In your experience, have hog control efforts been noticeably helpful to your deer hunting?
No question about it.

If I get on the hogs early in the season I can force them into a strictly nocturnal pattern, which doesn’t eliminate their presence…but allows the deer undisturbed daytime movement (except for hunting pressure).

Of course, reducing the number of hogs will pay the most dividends (and is a year ‘round chore where I am located), but anything you do to pressure the hogs can help.


Quote:
I know that it can't be helpful to have the hogs vacuuming up the acorn crop every fall. I'm just wondering how much their mere presence displaces the local deer population?
In large numbers…they can have a decided effect. Also, if the property you hunt/manage is naturally attractive to hogs…then chances are you will always have a problem.

Hogs are transient by nature and you will not have the same group of hogs forever….(even if you did nothing), but new hogs will replace them, especially if your neighbors are not trying to control them too.

Sometimes…. you can accomplish nothing more than running them off for a while, but the goal should ALWAYS be to kill as many as possible, since “swapping hogs” with your neighbor(s) does little good in the long run.

Best of luck to you,

Flint.
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Old January 30, 2012, 08:40 PM   #1072
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Ya' know, I've been lurking here on THR for several months now; reading threads as they come up on google searches for info.

About four days ago, I did a search about hunting feral hogs... and have been on this thread since.

This has been real eye-opening for a guy who's lived in cities his whole life. I guess that feral hogs aren't the game to learn how to hunt on!

But more than anything, I wanted to say this thread is what reached the tipping point and made me sign up. An epic read; full of lots of info and very little off-topic stuff.

(now that starting off by hunting boars may not be a great idea, it's time to figure out what else to do with a lever-action 45/70)

-Bill
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Old January 30, 2012, 09:15 PM   #1073
irondavy
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I learned to hunt while hunting hogs. The first time I cut up an animal and put it into my freezer, it was a hog. If you really want to learn to hunt though get on the hunting mentor thread. Lots of good people in there, my mentor just happened to be my neighbor, no internet needed.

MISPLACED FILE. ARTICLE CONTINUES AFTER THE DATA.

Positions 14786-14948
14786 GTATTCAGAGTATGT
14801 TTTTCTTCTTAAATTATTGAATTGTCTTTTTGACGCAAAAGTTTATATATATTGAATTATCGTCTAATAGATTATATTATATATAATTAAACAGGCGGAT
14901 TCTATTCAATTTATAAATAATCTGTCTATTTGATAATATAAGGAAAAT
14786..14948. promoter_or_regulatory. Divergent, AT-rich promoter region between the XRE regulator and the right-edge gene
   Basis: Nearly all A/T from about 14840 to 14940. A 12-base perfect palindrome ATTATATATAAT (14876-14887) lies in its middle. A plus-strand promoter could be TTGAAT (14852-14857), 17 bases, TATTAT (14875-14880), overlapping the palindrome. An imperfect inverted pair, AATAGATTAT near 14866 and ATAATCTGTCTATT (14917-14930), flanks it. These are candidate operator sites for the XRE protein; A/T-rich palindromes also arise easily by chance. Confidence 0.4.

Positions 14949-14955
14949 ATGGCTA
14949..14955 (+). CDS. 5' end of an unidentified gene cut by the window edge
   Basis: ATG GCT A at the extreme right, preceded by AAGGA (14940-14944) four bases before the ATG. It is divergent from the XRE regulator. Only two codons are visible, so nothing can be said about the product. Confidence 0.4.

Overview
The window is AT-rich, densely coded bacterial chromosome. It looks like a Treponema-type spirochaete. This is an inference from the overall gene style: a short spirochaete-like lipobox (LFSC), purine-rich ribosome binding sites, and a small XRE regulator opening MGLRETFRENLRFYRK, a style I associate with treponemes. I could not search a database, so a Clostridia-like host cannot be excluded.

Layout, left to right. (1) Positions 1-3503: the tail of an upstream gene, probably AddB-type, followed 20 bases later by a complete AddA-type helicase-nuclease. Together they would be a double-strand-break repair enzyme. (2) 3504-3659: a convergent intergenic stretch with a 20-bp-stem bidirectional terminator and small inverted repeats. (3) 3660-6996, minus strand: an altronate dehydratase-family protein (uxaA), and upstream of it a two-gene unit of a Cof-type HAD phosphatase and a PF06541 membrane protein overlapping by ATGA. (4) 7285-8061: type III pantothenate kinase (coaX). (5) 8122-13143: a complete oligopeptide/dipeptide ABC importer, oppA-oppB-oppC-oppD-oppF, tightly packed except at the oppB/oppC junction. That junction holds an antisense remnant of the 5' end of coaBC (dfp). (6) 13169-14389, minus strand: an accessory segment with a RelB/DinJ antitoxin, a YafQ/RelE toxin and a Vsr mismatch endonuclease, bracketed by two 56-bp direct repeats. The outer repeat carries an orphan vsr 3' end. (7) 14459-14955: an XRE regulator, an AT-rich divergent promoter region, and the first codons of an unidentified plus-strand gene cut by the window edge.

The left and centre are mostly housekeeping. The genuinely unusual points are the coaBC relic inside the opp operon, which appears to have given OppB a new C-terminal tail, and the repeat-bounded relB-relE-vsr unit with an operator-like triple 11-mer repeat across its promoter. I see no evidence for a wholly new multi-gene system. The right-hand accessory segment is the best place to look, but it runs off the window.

Flint how is this crazy warm summer er winter affecting your hogging? I would have thought that with the warmer weather I would be getting lots more kills but neither my game cameras nor I have seen a hog in weeks. Normally I would be happy with this but the ole trigger finger is getting kinda itchy. If I don't start seeing some hogs I think the gopher population is going to suffer.

for the whole deer season hogs flooded the feeders and my cameras were busy all day and night clicking away as hogs went back and forth scaring away the deer. I didn't get a single deer all season Now the deer season is over and I am back on the hogs they are gone and I have a wonderful herd of does and yearlings coming to my feeders regularly. I guess this is good for the future but in the now I am getting kinda bored.

How has the weather been on your side of the state and how has the hog hunting been?

Thanks
ID
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Old January 31, 2012, 09:40 AM   #1074
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So the first question is, If a guy wants to drive down from Minnesota would you be willing to accept their assistance shooting these invaders?
The Second would be, Is a Lever Gun in 44 Magnum an acceptable hog Round?
Oh yeah I guess there is a Third question, can I donate some of the meat to a food shelf if I manage to shoot any of these nasty little beasts?
The last question is how soon do you want me to come down?
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Old January 31, 2012, 03:06 PM   #1075
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I think he has said he doesn't let people come shoot on his land due to various reasons. He seems to be whacking quite a few of them on his own though.